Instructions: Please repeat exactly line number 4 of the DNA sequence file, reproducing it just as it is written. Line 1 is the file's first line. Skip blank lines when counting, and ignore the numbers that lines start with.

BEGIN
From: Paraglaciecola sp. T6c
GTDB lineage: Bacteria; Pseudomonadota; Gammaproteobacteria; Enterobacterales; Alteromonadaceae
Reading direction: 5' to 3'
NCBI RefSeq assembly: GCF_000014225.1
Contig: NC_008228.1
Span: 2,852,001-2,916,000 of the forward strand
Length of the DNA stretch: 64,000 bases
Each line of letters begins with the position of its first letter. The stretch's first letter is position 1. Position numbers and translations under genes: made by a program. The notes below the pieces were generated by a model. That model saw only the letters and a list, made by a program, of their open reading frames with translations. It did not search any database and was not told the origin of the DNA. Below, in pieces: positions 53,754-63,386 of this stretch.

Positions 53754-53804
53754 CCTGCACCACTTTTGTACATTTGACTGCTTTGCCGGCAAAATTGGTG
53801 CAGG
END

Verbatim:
NCBI RefSeq assembly: GCF_000014225.1